7. Organization of the Euclid Data Processing: Dealing with Complexity

    NASA Astrophysics Data System (ADS)

    Pasian, F.; Dabin, C.; Sauvage, M.; Mansutti, O.; Vuerli, C.; Gregorio, A.

    2015-09-01

    The data processing development and operations for the Euclid mission (part of the ESA Cosmic Vision 2015-2025 Plan) is distributed within a Consortium composed of 14 countries and 1300+ persons: this imposes a high degree of complexity to the design and implementation of the data processing facilities. The focus of this paper is on the efforts to define an organisational structure capable of handling in manageable terms such a complexity.

  8. A multi-objective optimization framework to model 3D river and landscape evolution processes

    NASA Astrophysics Data System (ADS)

    Bizzi, Simone; Castelletti, Andrea; Cominola, Andrea; Mason, Emanuele; Paik, Kyungrock

    2013-04-01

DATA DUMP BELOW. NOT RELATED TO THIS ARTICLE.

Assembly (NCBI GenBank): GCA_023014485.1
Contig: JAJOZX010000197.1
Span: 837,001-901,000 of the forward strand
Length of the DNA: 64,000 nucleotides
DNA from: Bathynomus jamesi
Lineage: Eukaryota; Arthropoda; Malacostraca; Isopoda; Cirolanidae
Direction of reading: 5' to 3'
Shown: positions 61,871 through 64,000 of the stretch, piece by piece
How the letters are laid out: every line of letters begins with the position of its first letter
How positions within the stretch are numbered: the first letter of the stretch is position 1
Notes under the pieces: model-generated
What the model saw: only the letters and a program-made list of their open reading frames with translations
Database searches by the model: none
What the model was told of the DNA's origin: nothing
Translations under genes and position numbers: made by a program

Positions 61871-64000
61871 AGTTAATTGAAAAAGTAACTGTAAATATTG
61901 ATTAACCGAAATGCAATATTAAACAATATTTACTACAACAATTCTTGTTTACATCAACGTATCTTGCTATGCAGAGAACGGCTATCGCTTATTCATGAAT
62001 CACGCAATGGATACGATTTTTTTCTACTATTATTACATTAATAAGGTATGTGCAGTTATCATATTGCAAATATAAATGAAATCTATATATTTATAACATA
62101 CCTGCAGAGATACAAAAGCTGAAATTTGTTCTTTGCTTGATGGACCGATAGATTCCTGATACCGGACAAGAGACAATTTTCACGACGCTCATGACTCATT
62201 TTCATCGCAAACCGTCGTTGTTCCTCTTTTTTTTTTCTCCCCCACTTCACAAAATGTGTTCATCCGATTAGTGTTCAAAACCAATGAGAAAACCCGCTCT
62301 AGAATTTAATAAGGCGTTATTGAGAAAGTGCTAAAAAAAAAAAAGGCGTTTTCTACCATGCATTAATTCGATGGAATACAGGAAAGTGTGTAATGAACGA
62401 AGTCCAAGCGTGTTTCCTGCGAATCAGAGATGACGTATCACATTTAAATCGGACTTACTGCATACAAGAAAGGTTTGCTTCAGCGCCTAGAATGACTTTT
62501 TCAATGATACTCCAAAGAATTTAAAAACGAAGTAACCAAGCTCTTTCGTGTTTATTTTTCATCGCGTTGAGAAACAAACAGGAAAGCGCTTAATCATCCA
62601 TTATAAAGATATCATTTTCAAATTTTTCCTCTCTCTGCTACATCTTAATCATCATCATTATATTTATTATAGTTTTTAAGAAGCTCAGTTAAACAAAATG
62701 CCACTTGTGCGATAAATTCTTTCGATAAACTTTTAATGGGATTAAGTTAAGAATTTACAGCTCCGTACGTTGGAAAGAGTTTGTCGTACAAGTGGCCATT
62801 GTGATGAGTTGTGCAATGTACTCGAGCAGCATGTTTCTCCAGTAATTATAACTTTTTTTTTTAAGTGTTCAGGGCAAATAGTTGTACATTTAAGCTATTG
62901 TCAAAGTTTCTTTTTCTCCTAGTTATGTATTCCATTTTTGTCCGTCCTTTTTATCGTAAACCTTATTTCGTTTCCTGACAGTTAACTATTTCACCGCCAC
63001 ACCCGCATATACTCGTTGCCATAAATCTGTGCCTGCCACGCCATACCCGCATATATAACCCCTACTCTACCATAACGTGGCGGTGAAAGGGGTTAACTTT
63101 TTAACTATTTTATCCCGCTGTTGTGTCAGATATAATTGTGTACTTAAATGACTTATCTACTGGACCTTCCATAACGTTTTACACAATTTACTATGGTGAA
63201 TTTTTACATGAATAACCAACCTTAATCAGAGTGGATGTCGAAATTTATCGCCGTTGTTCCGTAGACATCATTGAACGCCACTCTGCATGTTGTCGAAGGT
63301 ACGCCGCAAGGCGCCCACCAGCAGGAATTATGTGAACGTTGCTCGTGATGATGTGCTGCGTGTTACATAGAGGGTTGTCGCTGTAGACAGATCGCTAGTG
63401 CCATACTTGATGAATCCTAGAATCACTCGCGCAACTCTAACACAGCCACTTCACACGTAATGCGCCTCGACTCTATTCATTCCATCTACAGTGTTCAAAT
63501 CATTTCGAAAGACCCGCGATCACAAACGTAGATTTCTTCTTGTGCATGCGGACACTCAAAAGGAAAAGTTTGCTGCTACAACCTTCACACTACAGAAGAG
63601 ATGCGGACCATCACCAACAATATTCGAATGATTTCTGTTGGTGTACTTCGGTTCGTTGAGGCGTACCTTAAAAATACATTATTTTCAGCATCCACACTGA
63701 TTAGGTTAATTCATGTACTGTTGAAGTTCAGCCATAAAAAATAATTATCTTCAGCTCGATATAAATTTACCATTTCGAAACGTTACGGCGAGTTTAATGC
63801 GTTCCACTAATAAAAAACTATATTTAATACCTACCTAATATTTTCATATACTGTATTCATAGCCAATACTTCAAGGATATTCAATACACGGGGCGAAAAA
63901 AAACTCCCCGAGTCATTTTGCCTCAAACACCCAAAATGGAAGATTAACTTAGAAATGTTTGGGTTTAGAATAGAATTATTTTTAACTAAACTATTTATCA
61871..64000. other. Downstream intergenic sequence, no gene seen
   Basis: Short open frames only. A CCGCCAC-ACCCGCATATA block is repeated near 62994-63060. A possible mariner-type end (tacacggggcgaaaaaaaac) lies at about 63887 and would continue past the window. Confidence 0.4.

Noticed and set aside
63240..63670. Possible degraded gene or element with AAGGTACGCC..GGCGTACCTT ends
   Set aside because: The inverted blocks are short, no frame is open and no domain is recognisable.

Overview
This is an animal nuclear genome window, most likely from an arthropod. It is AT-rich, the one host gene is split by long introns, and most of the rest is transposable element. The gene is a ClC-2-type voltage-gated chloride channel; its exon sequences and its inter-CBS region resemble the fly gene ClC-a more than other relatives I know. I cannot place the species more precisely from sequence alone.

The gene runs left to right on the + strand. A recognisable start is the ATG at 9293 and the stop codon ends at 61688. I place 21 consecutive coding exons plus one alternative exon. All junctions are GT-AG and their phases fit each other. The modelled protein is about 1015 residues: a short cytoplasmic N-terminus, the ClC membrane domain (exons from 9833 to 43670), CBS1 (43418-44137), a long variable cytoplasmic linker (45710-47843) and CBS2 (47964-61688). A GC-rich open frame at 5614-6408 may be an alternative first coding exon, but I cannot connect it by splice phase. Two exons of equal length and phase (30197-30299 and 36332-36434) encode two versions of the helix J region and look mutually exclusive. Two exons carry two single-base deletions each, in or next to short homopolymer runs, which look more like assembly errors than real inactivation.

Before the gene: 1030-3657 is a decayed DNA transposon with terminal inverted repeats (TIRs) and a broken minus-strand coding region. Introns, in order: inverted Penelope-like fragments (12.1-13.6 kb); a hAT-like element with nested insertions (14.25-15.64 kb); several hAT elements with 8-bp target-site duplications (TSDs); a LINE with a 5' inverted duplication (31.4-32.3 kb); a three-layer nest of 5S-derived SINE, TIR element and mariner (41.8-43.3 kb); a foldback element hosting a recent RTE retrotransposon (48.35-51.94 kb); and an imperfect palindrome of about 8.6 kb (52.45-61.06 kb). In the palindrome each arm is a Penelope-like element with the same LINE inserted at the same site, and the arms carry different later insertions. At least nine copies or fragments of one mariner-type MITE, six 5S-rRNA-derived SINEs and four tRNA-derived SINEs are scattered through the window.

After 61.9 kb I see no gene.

Water and sediment interactions shape hillslopes, regulate soil erosion and sedimentation, and organize river networks. Landscape evolution and river organization occur at various spatial and temporal scale and the understanding and modelling of them is highly complex. The idea of a least action principle governing river networks evolution has been proposed many times as a simpler approach among the ones existing in the literature. These theories assume that river networks, as observed in nature, self-organize and act on soil transportation in order to satisfy a particular "optimality" criterion. Accordingly, river and landscape weathering can be simulated by solving an optimization problem, where the choice of the criterion to be optimized becomes the initial assumption. The comparison between natural river networks and optimized ones verifies the correctness of this initial assumption. Yet, various criteria have been proposed in literature and there is no consensus on which is better able to explain river network features observed in nature like network branching and river bed profile: each one is able to reproduce some river features through simplified modelling of the natural processes, but it fails to characterize the whole complexity (3D and its dynamic) of the natural processes. Some of the criteria formulated in the literature partly conflict: the reason is that their formulation rely on mathematical and theoretical simplifications of the natural system that are suitable for specific spatial and temporal scale but fails to represent the whole processes characterizing landscape evolution. In an attempt to address some of these scientific questions, we tested the suitability of using a multi-objective optimization framework to describe river and landscape evolution in a 3D spatial domain. A synthetic landscape is used to this purpose. Multiple, alternative river network evolutions, corresponding to as many tradeoffs between the different and partly